How To Prepare Your Garden for Spring

05/04/2018

Although there are times when the weather can be pretty unpredictable, winter is definitely over. Gardens have been on a break during the last season and now is the perfect time for gardeners to go out there and do some much-needed work.

Your garden will have had to deal with some harsh weather over winter. As such, it’s only logical to give life back to your outdoor space. Consider spring as the ‘make or break’ season for your garden — do things right, and you’ll be all set when summer comes.

Ready your gardening tools and equipment

You can’t begin working in your garden without your tools. They will make your life easier provided that they’re all in their prime conditions. Remember: defective or dirty gardening tools can potentially do more harm than good to your plants.

Regardless of whether you cleaned and stored your tools before winter set in, it’s still necessary to check how they’re doing before using them again. See to it that tools such as spades, trowels, and hoes are all cleaned of any rust and sharpened.

Take the chance to get ahead and check your lawn mower’s manual to see if there is any maintenance that needs to be done before you use it again. You can either choose to do it yourself, or take it to a professional to be serviced.

Tidy up your garden

Your garden has been through a lot during the colder months. Harsh weather, strong and cold winds, frost, and maybe even some snow.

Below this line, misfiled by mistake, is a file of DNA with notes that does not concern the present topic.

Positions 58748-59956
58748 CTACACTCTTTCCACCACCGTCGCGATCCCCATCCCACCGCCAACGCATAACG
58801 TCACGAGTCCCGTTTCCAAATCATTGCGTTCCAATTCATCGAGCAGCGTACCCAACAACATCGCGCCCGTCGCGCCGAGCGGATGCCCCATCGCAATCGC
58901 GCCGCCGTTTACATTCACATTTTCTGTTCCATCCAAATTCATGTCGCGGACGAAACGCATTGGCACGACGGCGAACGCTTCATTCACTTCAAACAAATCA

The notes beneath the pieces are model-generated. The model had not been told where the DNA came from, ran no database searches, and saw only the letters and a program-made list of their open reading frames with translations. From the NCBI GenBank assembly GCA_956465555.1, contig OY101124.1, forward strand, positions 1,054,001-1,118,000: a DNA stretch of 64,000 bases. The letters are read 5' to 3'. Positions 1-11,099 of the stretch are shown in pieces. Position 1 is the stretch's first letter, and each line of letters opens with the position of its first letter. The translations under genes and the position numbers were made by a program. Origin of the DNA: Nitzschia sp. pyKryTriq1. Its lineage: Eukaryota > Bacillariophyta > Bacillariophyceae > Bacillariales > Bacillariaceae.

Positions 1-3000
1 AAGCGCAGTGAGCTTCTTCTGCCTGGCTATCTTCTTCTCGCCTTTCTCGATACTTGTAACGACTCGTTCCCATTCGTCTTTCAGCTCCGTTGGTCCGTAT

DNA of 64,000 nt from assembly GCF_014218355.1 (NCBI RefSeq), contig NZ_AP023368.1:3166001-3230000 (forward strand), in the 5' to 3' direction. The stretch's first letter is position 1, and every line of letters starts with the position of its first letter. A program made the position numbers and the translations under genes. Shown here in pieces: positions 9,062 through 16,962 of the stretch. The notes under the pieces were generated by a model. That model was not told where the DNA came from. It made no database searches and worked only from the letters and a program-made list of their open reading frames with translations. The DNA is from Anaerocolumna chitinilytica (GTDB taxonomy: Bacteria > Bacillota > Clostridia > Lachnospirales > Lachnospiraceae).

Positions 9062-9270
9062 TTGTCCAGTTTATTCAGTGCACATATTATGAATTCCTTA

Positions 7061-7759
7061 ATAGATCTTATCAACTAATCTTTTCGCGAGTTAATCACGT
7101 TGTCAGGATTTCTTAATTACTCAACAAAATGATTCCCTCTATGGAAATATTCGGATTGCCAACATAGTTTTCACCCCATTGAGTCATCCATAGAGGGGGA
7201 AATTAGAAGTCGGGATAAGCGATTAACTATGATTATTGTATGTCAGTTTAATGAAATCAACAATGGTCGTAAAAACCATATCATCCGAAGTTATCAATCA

Check over your garden and start by removing any dead annual plants that didn’t make it through the season. Give your garden a good sweep to remove fallen leaves and small branches — but don’t put them straight in the bin (more on this in the next tip).

If you have a greenhouse, check the area for any possible damage and fix any you come across. The same should be done with your fences, trellis, and gates.

Start composting

Set up a compost area in your garden if you haven’t already. Composting is an ideal way to remove the garden waste that you have collected.

Composting is so easy to do that you can just buy a ready-made bin from a store like B&Q or Wickes. If you’d prefer not to buy, you can instead DIY a compost bin from wooden pallets.

Composting is an excellent way to get rid of waste while providing your plants with the nutrients they need. It also means that you shouldn’t need to buy as much fertiliser - if any - which will be easier on your wallet.

So be sure to throw any dead leaves, cuttings, and even some kitchen scraps on your pile.

Pruning

Part of tidying up your garden involves pruning your trees and shrubs. It’s crucial to do so especially if you didn’t do it during the winter. However, keep in mind that not all plants can be pruned at the same time. Do your research first and ask an expert’s advice if you’re unsure.

Pruning not only makes your trees look pleasing, but it also helps them to grow healthy.

Branch removal is advised to remove hazardous branches if they are stretching out near electric lines, or getting too close to a building. A dead tree branch should never be underestimated as it can fall anytime without warning.